I honestly did not see Gracanica monastery, because its beautiful frescoes were in the process of being renovated while I was there (august 2017), but hopefully this will be finished by the time you read this.
logistics: It is just 8 kilometers from Pristina and it is an easy 15 minute busride away. The Giljan bound buses leave every 30 minutes.
Kosovo Itinerary Travel tips
What and where to eat in Kosovo
Kosovo’s restaurants offer huge portions of delicious meals. Trying Kosovar food is one of the best things about backpacking Kosovo. It’s cuisine is influenced by both Turkish and Balkan food. This means a lot of meat and fresh salads.
The plentiful kebaptore provide grilled meats for little money and are some of the best places to go for a quick and cheap lunch.
Other dishes worth trying in the local restaurants are stuffed peppers, sarma (grape leaves filled with minced meat) and different types of bean stews.
The summer brings heaps of fresh watermelons that are a welcome respite from the heat.
When to visit Kosovo
Winter: Winters can get very cold in Kosovo. Snow and fog will make it difficult to travel around. However, the Rugova mountains are a good place for wintersports. The village of Böge at the end of the road from Peja to the Rugova valley is a ski resort in winter with plenty of things to do for the adventurous traveller.
Spring and Autumn: Spring and autumn are the perfect time to travel to Kosovo when temperatures are not too warm and not too cold. In Spring there is a higher chance of rain, but it is a beautiful as the fields turn green and the flowers boom. In Autumn you can see the trees turn yellow and red and this is another great time to visit Kosovo
Summer: In the summer it can be very hot in the cities and a lot of Kosovars in the diaspora return to Kosovo. Expect to see many cars from Germany and Switzerland. Wedding season is in full swing and these are a big deal in Kosovo. Shops are full with bridal dresses and you will probably encounter wedding parties here and there.
Summer might be warm, but this is also the perfect time to visit Kosovo’s mountains. Kosovo is becoming increasingly more popular as a destination for hikers. Trails are being developed as we speak such as the cross border hiking paths along the Peak of the Balkans trail and the Via Dinarica.
Is Kosovo safe?
Before I went to Kosovo I got quite some questions whether Kosovo was not dangerous. People still associate Kosovo with war and ethnic violence. I can remember the images on the media myself of refugees fleeing from the country. But this was ten years ago and as I said before, the country is now building a new and better future.
Kosovo has made significant progress in recent years in terms of stability and security. Crime rates are relatively low compared to other countries in the region. Kosovo is therefore absolutely safe to visit for tourists.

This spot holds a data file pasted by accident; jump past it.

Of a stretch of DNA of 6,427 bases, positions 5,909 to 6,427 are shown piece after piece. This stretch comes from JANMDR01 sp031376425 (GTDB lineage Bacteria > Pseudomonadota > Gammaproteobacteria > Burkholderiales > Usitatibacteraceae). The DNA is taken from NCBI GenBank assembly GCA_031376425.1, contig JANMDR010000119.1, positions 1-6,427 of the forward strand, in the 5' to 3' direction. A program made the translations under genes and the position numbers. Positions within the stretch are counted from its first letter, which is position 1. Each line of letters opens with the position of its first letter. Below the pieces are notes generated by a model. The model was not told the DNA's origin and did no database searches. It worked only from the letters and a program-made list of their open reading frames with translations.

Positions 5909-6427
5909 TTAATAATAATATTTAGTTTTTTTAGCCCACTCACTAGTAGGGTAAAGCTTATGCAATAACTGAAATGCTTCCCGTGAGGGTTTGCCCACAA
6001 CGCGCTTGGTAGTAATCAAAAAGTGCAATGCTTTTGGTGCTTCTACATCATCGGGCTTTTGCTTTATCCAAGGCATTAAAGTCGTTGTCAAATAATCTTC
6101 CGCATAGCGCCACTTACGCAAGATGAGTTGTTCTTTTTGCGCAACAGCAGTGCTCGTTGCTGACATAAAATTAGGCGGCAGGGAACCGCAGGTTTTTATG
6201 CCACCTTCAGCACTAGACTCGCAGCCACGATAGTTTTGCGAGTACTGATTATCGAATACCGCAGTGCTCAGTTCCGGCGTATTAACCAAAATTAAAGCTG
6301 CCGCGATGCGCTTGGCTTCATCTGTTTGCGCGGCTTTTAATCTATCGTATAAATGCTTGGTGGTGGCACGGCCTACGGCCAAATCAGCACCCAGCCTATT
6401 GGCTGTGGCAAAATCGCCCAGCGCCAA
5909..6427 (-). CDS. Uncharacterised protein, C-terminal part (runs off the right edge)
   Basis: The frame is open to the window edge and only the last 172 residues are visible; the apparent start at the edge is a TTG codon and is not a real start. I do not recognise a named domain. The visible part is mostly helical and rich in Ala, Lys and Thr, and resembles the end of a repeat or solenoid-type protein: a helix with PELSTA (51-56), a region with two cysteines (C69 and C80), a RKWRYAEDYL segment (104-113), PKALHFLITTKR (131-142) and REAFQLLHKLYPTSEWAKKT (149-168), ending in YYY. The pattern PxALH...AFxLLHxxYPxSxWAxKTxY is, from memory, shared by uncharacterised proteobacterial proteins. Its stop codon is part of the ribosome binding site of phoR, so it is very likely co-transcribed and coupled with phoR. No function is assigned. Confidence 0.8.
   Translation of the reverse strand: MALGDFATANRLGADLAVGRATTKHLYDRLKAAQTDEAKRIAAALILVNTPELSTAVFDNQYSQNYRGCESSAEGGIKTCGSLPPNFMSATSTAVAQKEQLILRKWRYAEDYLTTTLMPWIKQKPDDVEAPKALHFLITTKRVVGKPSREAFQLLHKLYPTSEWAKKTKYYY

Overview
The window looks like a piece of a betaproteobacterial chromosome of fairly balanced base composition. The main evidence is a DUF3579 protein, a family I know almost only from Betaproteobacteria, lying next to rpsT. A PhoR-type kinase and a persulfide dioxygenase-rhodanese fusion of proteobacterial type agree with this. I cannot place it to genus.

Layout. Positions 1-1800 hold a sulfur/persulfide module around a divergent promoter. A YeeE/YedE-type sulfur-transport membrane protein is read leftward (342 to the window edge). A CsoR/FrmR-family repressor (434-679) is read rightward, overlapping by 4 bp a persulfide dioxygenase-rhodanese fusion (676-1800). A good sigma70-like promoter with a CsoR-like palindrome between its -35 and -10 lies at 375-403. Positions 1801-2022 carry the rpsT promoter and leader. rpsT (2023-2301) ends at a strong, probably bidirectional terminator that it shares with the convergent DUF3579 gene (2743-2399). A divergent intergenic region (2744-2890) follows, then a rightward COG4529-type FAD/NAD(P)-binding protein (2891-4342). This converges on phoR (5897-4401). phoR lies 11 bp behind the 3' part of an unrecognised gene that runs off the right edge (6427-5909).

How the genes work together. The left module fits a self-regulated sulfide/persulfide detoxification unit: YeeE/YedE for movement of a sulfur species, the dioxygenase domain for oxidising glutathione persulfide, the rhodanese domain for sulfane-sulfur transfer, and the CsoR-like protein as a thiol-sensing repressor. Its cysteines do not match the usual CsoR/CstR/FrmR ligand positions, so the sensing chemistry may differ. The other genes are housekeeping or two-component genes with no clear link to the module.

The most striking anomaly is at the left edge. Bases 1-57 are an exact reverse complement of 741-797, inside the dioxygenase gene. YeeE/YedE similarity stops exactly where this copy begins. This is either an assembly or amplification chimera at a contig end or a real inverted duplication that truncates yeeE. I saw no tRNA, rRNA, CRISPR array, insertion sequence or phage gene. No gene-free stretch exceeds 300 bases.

Even though there might still be tensions between the different ethnic groups, you are not likely to encounter any problems as a tourist. These tensions, though visible at times in guarded Serbian monasteries, were hard to reconcile with the friendly people I met in Kosovo. Not once did I feel my safety was at risk.
Besides the common precautions you need to take as a traveller in any country, there are a few things to take note of in Kosovo. The first thing is that sometimes things can escalate. This is rare, but it helps to keep up to date with the local news. Second is that you might have your own opinion about Kosovo, but it is better to stay away from political discussions.
Solo female travel in Kosovo
As a solo female traveler I experienced no problems in Kosovo. Kosovo is a muslim country, but that is easy to forget when you travel there. Religious life happens mostly at home. Head scarves, for example, are rare in public.
The occasional male attention you might get is easy to deal with. For me walking in Pristina did not feel very different from walking in any other European capital. In general people are very friendly and happy to see tourists in their country.
The best way to travel to Kosovo
Kosovo has frequent bus connections between its cities and with the neighbouring countries Albania, Montenegro, Macedonia and Serbia. Planning your Kosovo itinerary by public transport is easy and convenient. To check bus schedules you can either use Balkanviator or Gjirafa (Albanian language only, but quite self explanatory if you want to check bus schedules).
However, you can also just go to the bus station and buy a ticket for the next bus. Most of the times you don’t have to wait long, unless there is a holiday.
Travelling to and from Serbia: Serbia still does not recognize Kosovo. This means that you can travel from Serbia into Kosovo and back into Serbia (for Serbia you simply haven’t left the country), but not enter Kosovo from a different country and then travel directly to Serbia. Complicated isn’t it!
Luckily distances are not that big. From Pristina we first travelled to Skopje in Macedonia and then took a bus to Nis in Serbia. The other option is to go through Montenegro.
The best way to travel in Kosovo
Buses are the most common form of public transportation in Kosovo. They are generally reliable and inexpensive, and they connect most major towns and cities like Peja, Prizren and Pristina.
Public transport into the mountains and other off the beaten path places in Kosovo is more limited, but taxi’s are not that expensive. Renting a car is another good option if you want more flexibility in your travel plans.
Disclaimer: This post about backpacking Kosovo with a one week Kosovo itinerary contains affiliate links. If you buy any service through any of my links, I will get a small commission at no extra cost to you. These earnings help me to keep Backpack Adventures alive! Thanks for your support!